23andMe presents an interesting model for STM publishers on how to enter a new and lucrative market for data publishing.
Continuing our Peer Review Week celebrations, we asked representatives from three very different organizations – the American Historical Association, BioMed Central and The Royal Society – to share their thoughts on the evolution of peer review for journals from its beginnings through the present and into the future.
What kind of peer review is developing to evaluate long-form digital scholarship? A view from AAUP press editors.
PubMed is found to contain predatory journals and publishers, likely reflecting a long-term and broader problem, which only adds to the confusion about what exactly PubMed represents at this point.
We’re taking the last week of summer off. To hold you over, a brief book review, some rare concert footage and some musings on memory and storytelling.
Revisiting Kent Anderson’s 2016 post on the ever-increasing costs of digital publishing.
Editorial excellence? Agility? Data analytics? Customer focus? UI/UX? What are the most critical core competencies for publishers today? We asked the Chefs and we’d like your answer too!
Changing the culture is the topic of this year’s FORCE2017 conference in October. It’s typically not a priority, in scholarly communications or in business – but it should be…
The book is asked to perform many tasks, some of which are not necessarily the best use of the book format, whether in print or electronically. The long-form text, which may be print or digital, is a different matter, and is likely to remain with us and be called “a book” for some time to come.
The rise of mobile is cementing business model expectations and driving new monopolies, but the ethics, incentives, and consequences of these models need to be considered.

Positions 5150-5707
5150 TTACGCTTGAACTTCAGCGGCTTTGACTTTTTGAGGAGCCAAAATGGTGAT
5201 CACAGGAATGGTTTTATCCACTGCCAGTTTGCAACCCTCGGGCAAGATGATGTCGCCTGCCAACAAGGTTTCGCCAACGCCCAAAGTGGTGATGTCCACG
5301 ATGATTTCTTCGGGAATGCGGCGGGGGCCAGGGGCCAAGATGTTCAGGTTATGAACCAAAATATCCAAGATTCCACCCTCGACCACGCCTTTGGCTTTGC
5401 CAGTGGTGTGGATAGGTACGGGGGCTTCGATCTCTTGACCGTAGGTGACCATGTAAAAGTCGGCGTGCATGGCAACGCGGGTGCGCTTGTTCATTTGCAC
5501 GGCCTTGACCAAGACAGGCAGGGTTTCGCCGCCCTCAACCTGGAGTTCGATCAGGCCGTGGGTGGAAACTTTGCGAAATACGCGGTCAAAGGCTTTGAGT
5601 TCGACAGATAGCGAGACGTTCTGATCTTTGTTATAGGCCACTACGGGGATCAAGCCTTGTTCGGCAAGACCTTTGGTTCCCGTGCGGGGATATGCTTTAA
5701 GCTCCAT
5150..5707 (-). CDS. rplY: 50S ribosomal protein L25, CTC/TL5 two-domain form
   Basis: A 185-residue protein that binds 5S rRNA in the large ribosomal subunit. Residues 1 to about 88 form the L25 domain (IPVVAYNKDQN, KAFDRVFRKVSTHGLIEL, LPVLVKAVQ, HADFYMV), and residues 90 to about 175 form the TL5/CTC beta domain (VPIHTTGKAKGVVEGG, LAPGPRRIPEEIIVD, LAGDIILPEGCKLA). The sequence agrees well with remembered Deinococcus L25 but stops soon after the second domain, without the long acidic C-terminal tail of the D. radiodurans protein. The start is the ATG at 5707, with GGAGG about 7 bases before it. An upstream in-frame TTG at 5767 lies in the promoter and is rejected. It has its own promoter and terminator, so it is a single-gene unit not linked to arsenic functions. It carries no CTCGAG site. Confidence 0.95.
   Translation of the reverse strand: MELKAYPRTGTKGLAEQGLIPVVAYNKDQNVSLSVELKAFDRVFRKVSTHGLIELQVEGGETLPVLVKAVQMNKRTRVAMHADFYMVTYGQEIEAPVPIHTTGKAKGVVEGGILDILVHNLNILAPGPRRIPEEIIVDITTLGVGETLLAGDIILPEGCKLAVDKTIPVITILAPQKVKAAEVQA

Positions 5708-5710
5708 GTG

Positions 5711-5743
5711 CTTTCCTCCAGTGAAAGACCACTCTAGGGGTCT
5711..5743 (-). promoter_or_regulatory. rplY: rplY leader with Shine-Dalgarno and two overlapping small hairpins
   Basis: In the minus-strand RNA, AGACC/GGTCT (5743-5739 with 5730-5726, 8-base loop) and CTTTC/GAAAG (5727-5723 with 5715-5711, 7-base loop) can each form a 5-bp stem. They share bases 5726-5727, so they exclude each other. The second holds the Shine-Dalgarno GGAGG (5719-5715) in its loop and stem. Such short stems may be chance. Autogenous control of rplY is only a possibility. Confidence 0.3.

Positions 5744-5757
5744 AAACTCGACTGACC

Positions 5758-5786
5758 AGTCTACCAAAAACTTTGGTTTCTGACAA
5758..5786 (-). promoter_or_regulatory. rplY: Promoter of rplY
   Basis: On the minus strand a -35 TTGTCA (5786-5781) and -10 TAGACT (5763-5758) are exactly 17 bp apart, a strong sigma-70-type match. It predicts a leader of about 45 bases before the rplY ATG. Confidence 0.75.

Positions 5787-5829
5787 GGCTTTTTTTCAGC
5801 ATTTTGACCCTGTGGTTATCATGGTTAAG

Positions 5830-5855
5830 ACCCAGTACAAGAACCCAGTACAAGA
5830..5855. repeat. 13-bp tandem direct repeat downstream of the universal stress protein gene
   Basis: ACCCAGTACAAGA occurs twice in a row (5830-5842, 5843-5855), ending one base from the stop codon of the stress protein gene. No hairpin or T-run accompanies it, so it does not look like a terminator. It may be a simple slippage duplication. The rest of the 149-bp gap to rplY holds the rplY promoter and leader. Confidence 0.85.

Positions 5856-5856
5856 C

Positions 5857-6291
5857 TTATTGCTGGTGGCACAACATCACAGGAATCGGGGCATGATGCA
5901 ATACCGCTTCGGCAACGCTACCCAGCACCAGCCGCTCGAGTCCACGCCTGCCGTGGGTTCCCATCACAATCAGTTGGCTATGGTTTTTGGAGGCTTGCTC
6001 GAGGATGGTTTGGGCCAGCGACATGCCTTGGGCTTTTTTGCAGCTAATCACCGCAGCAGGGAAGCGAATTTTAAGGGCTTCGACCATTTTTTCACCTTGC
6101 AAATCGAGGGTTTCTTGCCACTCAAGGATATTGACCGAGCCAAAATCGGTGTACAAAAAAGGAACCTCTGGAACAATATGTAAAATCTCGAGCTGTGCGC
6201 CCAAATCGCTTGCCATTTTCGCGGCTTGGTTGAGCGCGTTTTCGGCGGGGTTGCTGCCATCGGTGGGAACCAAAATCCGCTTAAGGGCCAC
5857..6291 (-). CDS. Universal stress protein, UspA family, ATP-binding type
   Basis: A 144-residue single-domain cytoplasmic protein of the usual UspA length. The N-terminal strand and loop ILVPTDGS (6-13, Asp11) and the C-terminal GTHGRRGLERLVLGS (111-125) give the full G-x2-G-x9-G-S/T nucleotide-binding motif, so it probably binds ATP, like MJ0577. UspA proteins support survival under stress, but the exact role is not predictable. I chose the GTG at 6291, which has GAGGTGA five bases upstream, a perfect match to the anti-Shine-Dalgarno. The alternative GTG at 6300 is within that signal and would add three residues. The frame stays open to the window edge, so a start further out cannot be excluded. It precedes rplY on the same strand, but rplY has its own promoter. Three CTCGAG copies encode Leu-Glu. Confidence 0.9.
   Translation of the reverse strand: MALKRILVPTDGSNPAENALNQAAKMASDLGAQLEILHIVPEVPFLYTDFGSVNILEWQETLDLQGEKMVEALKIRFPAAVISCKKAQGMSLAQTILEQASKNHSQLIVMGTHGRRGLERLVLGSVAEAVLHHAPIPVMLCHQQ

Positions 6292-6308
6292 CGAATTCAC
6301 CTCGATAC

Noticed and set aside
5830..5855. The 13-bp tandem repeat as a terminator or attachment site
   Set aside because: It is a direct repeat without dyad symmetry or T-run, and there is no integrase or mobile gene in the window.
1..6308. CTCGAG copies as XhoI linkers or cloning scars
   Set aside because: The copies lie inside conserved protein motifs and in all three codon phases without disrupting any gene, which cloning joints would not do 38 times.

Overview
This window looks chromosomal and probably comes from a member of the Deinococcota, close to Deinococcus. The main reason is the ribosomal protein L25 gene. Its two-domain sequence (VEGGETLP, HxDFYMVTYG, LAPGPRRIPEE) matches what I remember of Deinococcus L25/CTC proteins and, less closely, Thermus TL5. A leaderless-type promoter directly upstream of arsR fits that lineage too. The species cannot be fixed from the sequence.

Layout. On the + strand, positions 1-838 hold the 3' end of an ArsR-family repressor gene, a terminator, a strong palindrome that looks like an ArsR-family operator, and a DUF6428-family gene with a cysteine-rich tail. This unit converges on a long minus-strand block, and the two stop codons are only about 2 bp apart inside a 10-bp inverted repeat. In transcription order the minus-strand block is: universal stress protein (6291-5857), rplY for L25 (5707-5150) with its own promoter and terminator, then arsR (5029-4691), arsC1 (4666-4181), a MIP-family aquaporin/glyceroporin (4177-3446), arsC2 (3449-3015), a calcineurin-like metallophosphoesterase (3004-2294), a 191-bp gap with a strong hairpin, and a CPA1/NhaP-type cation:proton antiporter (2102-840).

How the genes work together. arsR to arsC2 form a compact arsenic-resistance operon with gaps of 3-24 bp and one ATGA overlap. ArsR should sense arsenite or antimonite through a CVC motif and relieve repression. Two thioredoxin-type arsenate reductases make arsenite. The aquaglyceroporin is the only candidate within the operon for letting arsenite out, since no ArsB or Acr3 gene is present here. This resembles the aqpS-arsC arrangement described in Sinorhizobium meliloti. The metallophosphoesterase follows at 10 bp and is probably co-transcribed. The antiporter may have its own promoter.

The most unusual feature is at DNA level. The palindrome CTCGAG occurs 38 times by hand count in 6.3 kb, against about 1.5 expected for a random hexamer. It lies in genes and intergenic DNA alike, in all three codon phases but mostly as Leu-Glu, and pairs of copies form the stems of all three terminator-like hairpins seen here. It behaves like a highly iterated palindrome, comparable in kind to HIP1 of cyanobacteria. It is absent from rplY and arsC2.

How do you know which technologies, tools, or best practices to incorporate into your organization? What if you had money to invest? Where would you place your bets? This month, we asked the Chefs that question. Come see what they said.
Trolls dominate for many reasons — economics, technology, our predilection for sordid entertainment. But they’ve chilled online discourse and damaged civil exchanges, even making some publishers reluctant to take full advantage of the potential of the Internet. Are we ready for v2.0 of commenting?
We once assumed taxpayer-funding meant information availability. The new US government is now actively hiding scientific data, imperiling our understanding of the world.
A review of top journals in 18 fields show they are on a variety of platforms, suggesting cognitive burden for users which may be driving them to aggregated options with unified user experiences.
Judy Luther and Todd Carpenter look at the technological challenges of providing access to content in an increasingly dispersed and mobile world.